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How will users interface with the transport system in 2045? (5/11)
5. How will users interface with the transport system in 2045?
How will people pay for transport? What sort of ticketing system will be used? How will journeys be priced?
Will services be provided on a point-to-point or hub-and-spoke network? (or a combination of the two)
Will passengers still use timetables? How will they access information?
Will public transport still operate to a schedule and/or a fixed route?
What will the onboard experience look like?
To enter a vehicle, I assume that there will be some sort of biometric device that will identify the person and be connected to an account. I don't know that it will be fingerprints, because those might be forgeable by then, but some sort of 'this is me' and for this payment the vehicle can, if it has identified me, debit this account.
I don't think people will have to get out their phone and touch their phone to a thing, and I don't think we will have to get out a smart card, and I don't think it will be handled with cash. I don't want to speak about developing countries, or the United States, which is especially backwards in payments, but I think that's where the cutting edge of payment deployment will be at that point. I don't know how accounts will be managed, whether there will still be traditional credit and debit accounts, or what the future of money looks like, but there will be some sort of account system.
The journeys will be priced probably with fixed charge plus some distance or spatial coverage charge, possibly with a time-of-day premium for peak hours.
I think we will move towards the best practice type of pricing that can still be explained to people. Comprehensibility is important. I think that multi modal journeys will be priced as if they were a single mode, as long as there is a single operator like for public transport, That will be the case. But I don't think that taking a taxi to public transport system will get any particular kind of discount.
Maybe transport organizations (transit providers, taxi services) will be able to negotiate that on a case-by-case basis. I just think that in general those agencies are a little bit on the backwards side to work it out, and there's just too many players involved. All the high frequency services will basically be hub-and-spoke, and the mobility-as-a-service will basically be point-to-point.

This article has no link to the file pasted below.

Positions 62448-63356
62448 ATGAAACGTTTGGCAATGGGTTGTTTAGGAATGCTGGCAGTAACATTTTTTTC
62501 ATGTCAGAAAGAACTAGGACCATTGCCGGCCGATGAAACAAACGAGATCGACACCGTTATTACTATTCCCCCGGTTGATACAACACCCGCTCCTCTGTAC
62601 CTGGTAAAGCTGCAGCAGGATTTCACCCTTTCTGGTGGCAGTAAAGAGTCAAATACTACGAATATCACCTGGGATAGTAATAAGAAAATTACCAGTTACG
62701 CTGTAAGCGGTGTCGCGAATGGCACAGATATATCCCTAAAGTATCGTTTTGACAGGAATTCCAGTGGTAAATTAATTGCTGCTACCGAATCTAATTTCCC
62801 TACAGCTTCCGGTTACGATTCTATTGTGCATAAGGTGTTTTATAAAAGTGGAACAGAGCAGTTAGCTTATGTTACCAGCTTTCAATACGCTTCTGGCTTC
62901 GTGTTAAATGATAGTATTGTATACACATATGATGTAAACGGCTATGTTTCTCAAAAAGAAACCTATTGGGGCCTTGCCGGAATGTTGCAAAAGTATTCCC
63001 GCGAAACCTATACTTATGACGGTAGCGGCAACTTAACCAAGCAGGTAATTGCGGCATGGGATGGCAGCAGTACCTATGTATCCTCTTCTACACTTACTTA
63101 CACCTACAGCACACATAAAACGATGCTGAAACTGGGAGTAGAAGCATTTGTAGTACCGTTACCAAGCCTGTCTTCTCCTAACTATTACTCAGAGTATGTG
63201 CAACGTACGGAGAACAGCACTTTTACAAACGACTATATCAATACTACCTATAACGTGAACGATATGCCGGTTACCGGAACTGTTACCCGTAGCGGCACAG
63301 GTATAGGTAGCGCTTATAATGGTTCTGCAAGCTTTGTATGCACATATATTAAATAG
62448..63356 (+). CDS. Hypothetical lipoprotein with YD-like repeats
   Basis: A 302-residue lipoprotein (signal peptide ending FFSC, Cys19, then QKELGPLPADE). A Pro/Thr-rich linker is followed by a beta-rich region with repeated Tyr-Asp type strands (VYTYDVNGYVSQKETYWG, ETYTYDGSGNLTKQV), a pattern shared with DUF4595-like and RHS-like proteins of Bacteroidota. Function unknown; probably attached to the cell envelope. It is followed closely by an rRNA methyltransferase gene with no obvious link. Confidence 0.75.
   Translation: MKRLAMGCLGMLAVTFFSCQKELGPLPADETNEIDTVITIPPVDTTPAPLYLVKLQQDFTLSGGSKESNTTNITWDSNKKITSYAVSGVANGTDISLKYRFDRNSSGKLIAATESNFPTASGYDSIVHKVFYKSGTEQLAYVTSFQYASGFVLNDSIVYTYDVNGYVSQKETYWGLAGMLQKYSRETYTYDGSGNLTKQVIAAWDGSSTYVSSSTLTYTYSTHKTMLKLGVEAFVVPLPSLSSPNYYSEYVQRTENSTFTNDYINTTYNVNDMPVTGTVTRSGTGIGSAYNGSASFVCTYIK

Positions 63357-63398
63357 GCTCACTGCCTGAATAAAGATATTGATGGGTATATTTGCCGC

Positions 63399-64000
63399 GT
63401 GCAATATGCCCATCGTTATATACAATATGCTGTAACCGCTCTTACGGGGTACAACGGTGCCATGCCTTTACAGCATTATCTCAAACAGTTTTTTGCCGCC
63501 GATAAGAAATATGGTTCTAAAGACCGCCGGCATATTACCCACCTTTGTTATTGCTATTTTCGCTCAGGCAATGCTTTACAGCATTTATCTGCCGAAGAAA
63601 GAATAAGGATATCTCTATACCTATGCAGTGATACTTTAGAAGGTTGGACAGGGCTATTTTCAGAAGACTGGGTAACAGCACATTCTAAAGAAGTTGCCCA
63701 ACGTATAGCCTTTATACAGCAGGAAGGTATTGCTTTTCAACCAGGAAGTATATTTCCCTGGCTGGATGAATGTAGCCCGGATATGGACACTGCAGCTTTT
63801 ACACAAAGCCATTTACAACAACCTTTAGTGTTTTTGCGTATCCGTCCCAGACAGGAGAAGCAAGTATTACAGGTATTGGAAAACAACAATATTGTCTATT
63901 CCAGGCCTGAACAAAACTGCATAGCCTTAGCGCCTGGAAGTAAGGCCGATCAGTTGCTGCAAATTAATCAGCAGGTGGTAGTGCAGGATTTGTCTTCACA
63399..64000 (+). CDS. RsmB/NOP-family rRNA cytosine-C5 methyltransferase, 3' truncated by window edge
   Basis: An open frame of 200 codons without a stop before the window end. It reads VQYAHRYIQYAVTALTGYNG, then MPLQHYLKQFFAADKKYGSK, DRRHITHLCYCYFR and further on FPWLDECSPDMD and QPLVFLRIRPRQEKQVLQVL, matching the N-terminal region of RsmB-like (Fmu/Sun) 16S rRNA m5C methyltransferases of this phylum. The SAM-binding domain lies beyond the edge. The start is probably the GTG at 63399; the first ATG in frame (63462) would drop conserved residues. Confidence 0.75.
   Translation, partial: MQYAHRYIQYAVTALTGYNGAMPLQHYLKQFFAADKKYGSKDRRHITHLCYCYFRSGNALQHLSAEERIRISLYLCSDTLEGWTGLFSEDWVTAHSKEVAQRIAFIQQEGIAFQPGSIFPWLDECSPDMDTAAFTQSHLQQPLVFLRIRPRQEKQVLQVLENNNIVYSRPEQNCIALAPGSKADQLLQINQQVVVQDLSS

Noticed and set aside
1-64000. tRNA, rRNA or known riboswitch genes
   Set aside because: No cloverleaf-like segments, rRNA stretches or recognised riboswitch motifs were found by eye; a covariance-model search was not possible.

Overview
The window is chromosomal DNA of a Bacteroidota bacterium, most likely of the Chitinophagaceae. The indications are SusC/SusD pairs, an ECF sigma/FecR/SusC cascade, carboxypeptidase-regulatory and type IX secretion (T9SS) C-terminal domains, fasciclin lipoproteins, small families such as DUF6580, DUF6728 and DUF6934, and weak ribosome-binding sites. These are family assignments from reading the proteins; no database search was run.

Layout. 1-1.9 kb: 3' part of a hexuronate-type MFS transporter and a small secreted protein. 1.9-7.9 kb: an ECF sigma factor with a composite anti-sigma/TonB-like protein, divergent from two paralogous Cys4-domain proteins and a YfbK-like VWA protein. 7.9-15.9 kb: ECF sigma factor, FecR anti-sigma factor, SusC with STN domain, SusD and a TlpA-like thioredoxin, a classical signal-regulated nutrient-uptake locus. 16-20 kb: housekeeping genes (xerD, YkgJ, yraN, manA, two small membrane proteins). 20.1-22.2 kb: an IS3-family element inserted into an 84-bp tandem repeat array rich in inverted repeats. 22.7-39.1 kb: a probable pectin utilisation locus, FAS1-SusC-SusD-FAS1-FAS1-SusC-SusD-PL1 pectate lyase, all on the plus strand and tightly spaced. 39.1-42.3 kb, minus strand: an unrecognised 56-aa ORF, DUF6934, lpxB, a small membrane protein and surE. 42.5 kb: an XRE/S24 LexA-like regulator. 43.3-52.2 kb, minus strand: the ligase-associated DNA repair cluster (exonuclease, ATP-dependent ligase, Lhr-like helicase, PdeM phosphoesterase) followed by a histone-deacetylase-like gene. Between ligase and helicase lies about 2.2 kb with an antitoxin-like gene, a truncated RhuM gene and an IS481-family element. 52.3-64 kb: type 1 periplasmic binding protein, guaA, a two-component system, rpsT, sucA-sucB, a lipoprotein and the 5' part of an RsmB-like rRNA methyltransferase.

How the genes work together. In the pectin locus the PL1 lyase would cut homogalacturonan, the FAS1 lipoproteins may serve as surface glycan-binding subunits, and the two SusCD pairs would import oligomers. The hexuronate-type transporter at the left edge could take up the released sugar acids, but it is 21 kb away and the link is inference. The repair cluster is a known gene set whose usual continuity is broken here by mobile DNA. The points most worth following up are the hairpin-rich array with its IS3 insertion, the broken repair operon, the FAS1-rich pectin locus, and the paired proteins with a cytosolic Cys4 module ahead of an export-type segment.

Recall, all the bus routes that we now use so agencies can provide spatial coverage will just get cancelled and be replaced by some sort of mobility-as-a-service. These replacement services might get some special price treatment (discount) from the agency that canceled the less expensive (though less good) transit service.
Will passengers still use timetables? Probably not, because the 'high frequency services' are, by definition, high frequency and people will just show up, and the low frequency services will be replaced by point-to-point, on-demand, mobility-as-a-service providers.
I'm guessing that timetables aren't going to matter, there might be real-time information at the stations telling the customer that the train will be here in 2 minutes, or 4 minutes, or whatever it is, and that will be posted, and the customer can get that on his phone, or his smart glasses, or whatever the replacement user interface is by that point.
To look at 2045, go back to 1985, and think about the changes in user interfaces between 1985 and today. We all can imagine what they might look like. Next year they will look the same as this year but they might be voice controlled with audio information, eventually they might be displaying information on glasses or in a holographic projection. I don't know (nor does anyone) what that's all going to look like. We all can imagine things, we see things in science fiction movies that are interesting, those sort of interfaces, I don't know how practical they all are.
I think most of the public transport facilities in 30 years are already here today, so the onboard experience will be similar. But in terms of getting in, the platform experience might differ. There might not be paid gates as such. It's likely we are just scanning everybody there and debit their accounts. Agencies will do this not only to get payment, but also as a security measure. If there is somebody that doesn't have an account somehow and is 'off-the-grid', then the transit police will pull them aside and ask them for their 'papers' and to figure out payment. Most people will have accounts.